Anne Heche’s oldest son is opening up about the decision to publish his late mother’s memoir.

Shortly before her sudden death, the actress was working on a book titled “Call Me Anne,” a follow-up to 2001’s “Call Me Crazy.”

The Emmy-winning star died of injuries from a fiery car crash in August. She was 53. Heche had been on life support at a Los Angeles burn center after suffering a “severe anoxic brain injury,” caused by a lack of oxygen.

Laffoon, 20, was named general administrator of Heche’s estate in November following a months-long legal battle with her ex, James Tupper. On Thursday, Laffoon took to his mother’s Instagram to announce that her memoir will be released this month. The book has a publication date of Jan. 24.




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“Hi Everybody, Homer here,” he began the post which included a cover of the book. “Never imagined I’d find myself responsible for mom’s IG account, but here we are. First things first, from August to now, the amount of love, care and support shown by those on social media and IRL has been overwhelming and blessedly received – thank you. One day at a time is working for me as I’m sure the healing journey will be a long one. Your good thoughts and well wishes will continue to comfort me on my path.”

“But this is my mom’s account so enough about me,” he shared. “I have a responsibility to share with her community what she was working on and how excited she would have been to tell you herself.  My mom had a completed manuscript for a second book at the time of her passing. The book is the product of mom’s further efforts to share her story and to help others where she could.”

“Call Me Anne is the result and I know she was excited to share with the world,” Laffoon continued. “So, mom, here I am sharing it with the community you created, may it flourish and take on a life of its own, as you would have wanted. For those in Los Angeles, there will be a special event at the Barnes & Noble at The Grove. I know mom would want to see everyone’s smiling face as she read an excerpt and signed copies.”

Anne Heche's son Homer Laffoon was named general administrator of her estate in November.

Anne Heche’s son Homer Laffoon was named general administrator of her estate in November.
(Photo by Rachel Murray/Getty Images for Christian Siriano)

“I don’t plan on using this platform too often but know she loved her fans, loved writing (she wrote endlessly) and it would not feel right not to reach out at a time like this,” he wrote. “As mom liked to sign off, Peace and love, Homer.”


The book’s publisher, Jarred Weisfeld, told The Associated Press that he had signed a deal with Heche in May and that she had turned in a manuscript shortly before her death. In the book, she also wrote about having Harrison Ford as a mentor and shared stories about Alec Baldwin, Ivan Reitman and Oliver Stone, among others.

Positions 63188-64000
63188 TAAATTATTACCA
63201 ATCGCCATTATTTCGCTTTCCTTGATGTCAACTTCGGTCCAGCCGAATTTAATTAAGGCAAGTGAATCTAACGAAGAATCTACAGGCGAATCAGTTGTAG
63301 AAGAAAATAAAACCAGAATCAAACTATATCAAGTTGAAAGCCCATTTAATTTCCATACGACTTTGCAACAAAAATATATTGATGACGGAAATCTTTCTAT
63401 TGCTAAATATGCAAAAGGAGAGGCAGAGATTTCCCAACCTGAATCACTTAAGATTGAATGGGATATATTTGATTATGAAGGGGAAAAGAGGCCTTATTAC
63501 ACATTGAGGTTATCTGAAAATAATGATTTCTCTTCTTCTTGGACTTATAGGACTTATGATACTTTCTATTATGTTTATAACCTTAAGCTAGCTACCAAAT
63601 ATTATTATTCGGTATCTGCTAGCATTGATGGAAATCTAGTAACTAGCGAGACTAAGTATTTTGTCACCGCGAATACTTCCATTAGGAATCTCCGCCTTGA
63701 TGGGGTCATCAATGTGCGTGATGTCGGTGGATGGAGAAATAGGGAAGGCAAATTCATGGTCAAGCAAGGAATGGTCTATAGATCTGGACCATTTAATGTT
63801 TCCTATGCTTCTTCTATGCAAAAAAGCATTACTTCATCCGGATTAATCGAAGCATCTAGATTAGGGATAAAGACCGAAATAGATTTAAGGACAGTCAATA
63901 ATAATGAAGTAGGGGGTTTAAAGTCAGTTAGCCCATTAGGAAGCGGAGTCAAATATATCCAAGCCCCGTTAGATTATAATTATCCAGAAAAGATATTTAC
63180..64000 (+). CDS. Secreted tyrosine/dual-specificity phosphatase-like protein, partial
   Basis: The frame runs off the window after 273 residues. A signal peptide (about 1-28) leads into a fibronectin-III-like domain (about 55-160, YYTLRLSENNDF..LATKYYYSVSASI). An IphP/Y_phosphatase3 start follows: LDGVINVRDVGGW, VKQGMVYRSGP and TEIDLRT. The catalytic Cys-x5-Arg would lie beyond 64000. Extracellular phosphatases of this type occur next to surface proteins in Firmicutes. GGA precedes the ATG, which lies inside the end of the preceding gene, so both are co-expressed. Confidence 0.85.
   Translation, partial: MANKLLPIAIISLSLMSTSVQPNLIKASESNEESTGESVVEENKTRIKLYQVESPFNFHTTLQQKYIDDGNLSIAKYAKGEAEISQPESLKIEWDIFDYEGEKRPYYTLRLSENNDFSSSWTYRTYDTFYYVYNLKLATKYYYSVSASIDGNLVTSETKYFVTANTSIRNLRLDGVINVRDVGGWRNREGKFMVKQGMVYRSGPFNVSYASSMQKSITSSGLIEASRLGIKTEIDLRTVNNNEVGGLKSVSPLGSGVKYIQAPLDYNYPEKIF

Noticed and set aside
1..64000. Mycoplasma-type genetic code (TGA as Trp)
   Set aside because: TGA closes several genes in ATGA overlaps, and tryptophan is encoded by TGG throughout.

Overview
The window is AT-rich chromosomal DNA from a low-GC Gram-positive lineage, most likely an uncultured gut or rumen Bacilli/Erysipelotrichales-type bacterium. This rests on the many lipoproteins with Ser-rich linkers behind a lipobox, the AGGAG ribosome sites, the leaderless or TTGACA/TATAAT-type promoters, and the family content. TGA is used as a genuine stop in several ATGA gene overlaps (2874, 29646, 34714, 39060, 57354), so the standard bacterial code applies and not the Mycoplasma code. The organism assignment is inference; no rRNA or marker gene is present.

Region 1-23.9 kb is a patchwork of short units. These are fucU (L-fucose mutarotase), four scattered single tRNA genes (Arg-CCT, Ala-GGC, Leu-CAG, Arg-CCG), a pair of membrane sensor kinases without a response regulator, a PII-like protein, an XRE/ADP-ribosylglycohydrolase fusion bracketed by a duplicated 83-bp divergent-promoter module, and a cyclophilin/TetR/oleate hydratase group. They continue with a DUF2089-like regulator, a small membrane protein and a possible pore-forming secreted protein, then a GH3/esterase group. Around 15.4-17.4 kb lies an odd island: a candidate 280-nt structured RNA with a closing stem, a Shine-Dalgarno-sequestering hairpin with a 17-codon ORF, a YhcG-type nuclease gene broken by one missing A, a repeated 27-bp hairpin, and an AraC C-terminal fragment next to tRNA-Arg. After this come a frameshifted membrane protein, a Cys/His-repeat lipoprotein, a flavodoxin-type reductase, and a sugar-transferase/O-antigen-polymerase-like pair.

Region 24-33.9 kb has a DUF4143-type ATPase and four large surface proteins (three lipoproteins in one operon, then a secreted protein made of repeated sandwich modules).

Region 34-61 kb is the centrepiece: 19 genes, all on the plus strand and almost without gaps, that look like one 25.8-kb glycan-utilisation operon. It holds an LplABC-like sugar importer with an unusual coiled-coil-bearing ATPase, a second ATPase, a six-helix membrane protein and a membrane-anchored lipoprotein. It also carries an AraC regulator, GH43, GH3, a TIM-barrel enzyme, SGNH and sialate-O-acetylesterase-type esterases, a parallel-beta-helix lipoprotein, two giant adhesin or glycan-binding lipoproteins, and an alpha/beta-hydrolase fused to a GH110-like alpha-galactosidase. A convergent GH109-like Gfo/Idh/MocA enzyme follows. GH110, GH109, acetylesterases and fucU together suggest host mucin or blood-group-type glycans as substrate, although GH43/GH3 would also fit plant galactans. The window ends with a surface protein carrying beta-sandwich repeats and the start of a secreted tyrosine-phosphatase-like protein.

In the memoir, Heche shared candid thoughts on her relationship with Ellen DeGeneres in the late 1990s, when they were among Hollywood’s first openly gay couples. In her lifetime, Heche said that Hollywood effectively blacklisted her because of her being with DeGeneres, who around the same time made television history by having her character in the sitcom “Ellen” come out as gay.

Anne Heche (left) and Ellen DeGeneres attend the 49th Annual Primetime Emmy Awards on September 14, 1997, at the Pasadena Civic Auditorium in Pasadena, California.  

Anne Heche (left) and Ellen DeGeneres attend the 49th Annual Primetime Emmy Awards on September 14, 1997, at the Pasadena Civic Auditorium in Pasadena, California.  
(Photo by Ron Davis/Getty Images)

“I did not, personally, identify as a lesbian,” Heche wrote. “I simply fell in love! It was, to be clear, as odd to me as anyone else. There were no words to describe how I felt. Gay didn’t feel right, and neither did straight. Alien might be the best fit, I sometimes thought. What, why, and how I fell in love with a person instead of their gender, I would have loved to have answered if anyone had asked, but as I said earlier, no one ever did. I am happy that I was able to tell you in this book — once and for all.”

Heche met DeGeneres at the 1997 Vanity Fair Oscar party. They fell in love and began a three-year relationship that made them one of Hollywood’s first openly gay couples. But Heche later said her career was damaged by an industry that was wary of casting her in leading roles. She would remember advisers opposing her decision to have DeGeneres accompany her to the premiere of “Volcano.”


After she and DeGeneres parted, Heche had a public breakdown and would speak candidly of her mental health struggles. During a 2001 interview with Barbara Walters, Heche recounted in painful detail alleged sexual abuse by her father, Donald Heche, who professed to be devoutly religious and died in 1983 from complications of AIDS. Heche described her suffering as so extreme that she developed a separate personality and imagined herself descended from another planet.

Anne Heche is survived by two sons.

Anne Heche is survived by two sons.
(Photo by Momodu Mansaray/WireImage)

In the final days of his life, Heche said, she learned he was secretly gay and, she believed that his inability to live honestly fueled his anger and hurtful behavior. Not long after her father died, her brother Nathan — one of her four siblings — was killed in a car crash.

“I’m not crazy. But it’s a crazy life. I was raised in a crazy family, and it took 31 years to get the crazy out of me,” Heche told Walters.

Heche worked consistently in smaller films and on Broadway and TV shows in the past two decades. She is survived by two sons.

The Associated Press contributed to this report.

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